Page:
why do nieces and nephews have preference over aunt or uncle for the throne of the United Kingdom ?
Makes no sense to me how a niece or nephew can become a Monarch before their aunt or uncle.
- 𝗕𝗮𝗿𝗼𝗻 𝗖𝗹𝗼𝘄𝗻𝗶𝘀𝗵Lv 710 months ago
Think of the line of succession as a family tree spreading out downwards from the Electress Sophia of Hanover. Where possible, the crown will pass downwards to the eldest son (or now eldest daughter). If there is no son or daughter, it will pass to the next oldest brother (or now sister). Then it passes down to their children. But if there are no brothers/sisters, either living or dead, the line will go back up a generation to an uncle or aunt, and then downwards through their descendants. Normally an uncle or aunt would be crowned before their own children. The exception can come through inter-marriage where two people who are independently in the line of succession marry. Then it would be possible for one person to be higher in the line of succession than one (but never both) of their parents.
- RicoLv 510 months ago
That’s how primogeniture works.
Descendants of the current monarch always have precedence over the descendants of previous monarchs
- EdnaLv 710 months ago
It's all determined by the direct line of succession. Look at it this way: Prince Andrew is the next-to-eldest son of the Queen, and Andrew's daughters are the grand-daughters of the Queen. They are Princesses of the Royal Blood. Prince Harry (their uncle & the Queen's youngest grandson) is now 8th in the direct line of succession to the throne.
If something happened to Prince Charles, Prince William & his children, and Prince Harry, then Prince Andrew would be next in line and would inherit the Throne. Prince Andrew's daughters would inherit after him.
- Anonymous10 months ago
Do you mean in the case of the "Duke of Nothingwell" marries a commoner, they have a child, the Duke dies and the child is in the line of succession but not the mother? In such a case, the child is of the royal blood from their father - the mother is not.
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- Verulam 1Lv 710 months ago
That's because the line to the British throne doesn't usually go 'sideways' unless, as was the case with Edward VIII, who had no children so the line had to pass to his brother, King George VI.
- CloLv 710 months ago
They usually don't if the realm follows aged based primogeniture.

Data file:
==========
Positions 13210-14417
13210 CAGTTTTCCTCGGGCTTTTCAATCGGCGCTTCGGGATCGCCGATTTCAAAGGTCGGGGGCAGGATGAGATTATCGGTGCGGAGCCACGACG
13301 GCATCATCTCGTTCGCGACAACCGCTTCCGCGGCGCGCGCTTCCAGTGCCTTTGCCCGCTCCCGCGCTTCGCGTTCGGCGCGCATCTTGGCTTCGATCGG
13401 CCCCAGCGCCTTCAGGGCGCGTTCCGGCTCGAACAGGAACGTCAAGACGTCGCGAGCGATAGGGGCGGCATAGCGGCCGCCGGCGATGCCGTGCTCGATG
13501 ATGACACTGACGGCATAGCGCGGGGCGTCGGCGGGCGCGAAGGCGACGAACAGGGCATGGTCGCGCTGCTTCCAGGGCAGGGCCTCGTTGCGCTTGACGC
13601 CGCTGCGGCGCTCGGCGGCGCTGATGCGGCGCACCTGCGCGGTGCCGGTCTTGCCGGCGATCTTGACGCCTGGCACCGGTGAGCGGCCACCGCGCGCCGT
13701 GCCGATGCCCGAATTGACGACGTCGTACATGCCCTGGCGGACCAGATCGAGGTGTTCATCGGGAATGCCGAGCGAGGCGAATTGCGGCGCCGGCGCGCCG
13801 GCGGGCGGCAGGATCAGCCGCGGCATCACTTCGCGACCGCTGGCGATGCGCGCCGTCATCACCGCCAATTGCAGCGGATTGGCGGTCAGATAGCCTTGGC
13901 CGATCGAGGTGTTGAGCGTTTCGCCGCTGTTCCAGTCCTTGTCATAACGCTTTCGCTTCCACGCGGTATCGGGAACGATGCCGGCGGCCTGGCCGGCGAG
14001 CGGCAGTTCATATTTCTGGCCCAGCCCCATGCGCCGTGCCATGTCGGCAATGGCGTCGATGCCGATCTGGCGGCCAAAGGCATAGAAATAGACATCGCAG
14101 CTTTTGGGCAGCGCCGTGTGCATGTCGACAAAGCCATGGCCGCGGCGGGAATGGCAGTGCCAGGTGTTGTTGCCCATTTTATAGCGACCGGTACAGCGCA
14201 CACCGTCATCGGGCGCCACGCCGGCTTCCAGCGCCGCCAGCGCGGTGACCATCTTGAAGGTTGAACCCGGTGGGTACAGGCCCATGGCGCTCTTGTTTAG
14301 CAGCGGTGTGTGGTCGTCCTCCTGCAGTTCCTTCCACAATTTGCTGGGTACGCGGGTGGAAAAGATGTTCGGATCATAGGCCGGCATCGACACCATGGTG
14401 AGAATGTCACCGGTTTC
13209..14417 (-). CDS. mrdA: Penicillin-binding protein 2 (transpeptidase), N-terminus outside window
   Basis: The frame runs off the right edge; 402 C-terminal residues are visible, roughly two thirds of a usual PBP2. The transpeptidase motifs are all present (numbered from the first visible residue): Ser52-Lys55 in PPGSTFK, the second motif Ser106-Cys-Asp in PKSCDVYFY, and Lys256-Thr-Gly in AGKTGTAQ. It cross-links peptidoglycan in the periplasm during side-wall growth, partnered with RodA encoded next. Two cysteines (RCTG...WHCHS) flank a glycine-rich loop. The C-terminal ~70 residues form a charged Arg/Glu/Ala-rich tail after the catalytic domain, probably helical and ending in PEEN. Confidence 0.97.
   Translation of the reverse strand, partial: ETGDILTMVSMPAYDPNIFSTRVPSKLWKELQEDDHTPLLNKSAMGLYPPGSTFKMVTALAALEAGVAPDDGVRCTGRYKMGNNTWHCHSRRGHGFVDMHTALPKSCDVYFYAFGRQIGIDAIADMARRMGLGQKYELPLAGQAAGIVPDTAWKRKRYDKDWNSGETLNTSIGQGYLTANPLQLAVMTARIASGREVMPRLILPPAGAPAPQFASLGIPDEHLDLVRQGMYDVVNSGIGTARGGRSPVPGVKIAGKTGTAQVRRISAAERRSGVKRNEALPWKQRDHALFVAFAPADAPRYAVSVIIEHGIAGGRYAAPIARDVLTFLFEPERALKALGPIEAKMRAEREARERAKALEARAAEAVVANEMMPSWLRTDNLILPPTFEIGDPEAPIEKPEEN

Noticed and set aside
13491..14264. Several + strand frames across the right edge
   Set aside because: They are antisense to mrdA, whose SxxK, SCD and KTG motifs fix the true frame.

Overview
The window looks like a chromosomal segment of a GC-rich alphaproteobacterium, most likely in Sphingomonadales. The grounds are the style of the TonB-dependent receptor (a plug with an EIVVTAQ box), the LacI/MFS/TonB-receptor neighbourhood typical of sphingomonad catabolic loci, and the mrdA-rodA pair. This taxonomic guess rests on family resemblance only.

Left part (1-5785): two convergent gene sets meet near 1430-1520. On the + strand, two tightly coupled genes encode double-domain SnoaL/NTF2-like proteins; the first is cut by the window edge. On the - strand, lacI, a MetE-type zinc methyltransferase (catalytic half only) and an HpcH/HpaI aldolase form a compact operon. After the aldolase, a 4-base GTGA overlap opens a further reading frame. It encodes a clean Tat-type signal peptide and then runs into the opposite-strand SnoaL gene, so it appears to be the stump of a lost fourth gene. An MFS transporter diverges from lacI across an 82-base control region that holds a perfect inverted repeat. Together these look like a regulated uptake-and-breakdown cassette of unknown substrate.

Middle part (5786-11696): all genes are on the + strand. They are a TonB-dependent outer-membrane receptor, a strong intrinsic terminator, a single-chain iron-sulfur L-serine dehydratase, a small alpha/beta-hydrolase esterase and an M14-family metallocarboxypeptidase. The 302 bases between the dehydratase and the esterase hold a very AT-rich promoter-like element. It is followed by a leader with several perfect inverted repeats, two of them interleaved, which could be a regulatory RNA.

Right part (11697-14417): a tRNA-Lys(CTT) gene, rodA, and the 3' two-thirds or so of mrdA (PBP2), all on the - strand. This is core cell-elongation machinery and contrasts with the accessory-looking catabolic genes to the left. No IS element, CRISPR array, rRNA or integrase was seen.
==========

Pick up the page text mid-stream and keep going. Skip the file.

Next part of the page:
Realms that are constitutional have laws that determine laws of succession set by Parliament, not the monarch.
The eldest child of the monarch, and any legitimate children follow the parent in line of succession in order of birth; the next eldest child of the monarch then follows along with her/his legitimate children, and so on.
There are some realms, where the monarch is absolute, where the monarch chooses from his family who will be heir---these countries tend to be male-only primogeniture, like Saudi Arabia.
The United Kingdom used to be male-preference, aged-based primogeniture, where sons inherited before daughters. An example of an earlier line up to the throne of Queen Elizabeth looked like this:
Charles, Andrew, Edward, Anne, Margaret, David, Lord Linley, Lady Sarah...then the Queen's cousins, the Dukes of Kent and Gloucester....
As of 2013 the line up is now solely based on age for those born that year and after:
Charles, William, George, Charlotte, Louis, Harry, Archie, Andrew, Beatrice, Eugenie, Edward, Lord Severn, Lady Louise, Anne, Peter Phillips, Savannah Phillips, Isla Phillips, Zara Phillips Tindall, Mia Tindall, Lena Tindall, David, now Lord Snowdon, Charles, Viscount Linley, Lady Margarita, Lady Sarah
Heirs' legitimate children follow them in the line of succession based on birth order, causing those who follow to drop down in the line--that is just the way it works.
- Anonymous10 months ago
What do you mean? Princess Eugenie doesn't have preference over Prince Charles.
- SatanLv 710 months ago
Children of the first born,
If Prince Charles had no kids, and then died, it would fall to Princess Anne to be the next in line
- IamLv 610 months ago
It does not make sense for a natoinal leader to be selected because of their family. May I call your attention to Donny Jr.?
ANYHOO: The whole system of succession is designed to keep it in the family and they set their own "rules" which make sense to them. So like if there are no dorect children, then neice or nephew is a younger person more likely to fight off any challengers.
- martinLv 710 months ago
The rule might be in order to guaranty or increase chances of the reign of the nice or nephew being longer than that of an older individual such as an aunt or uncle.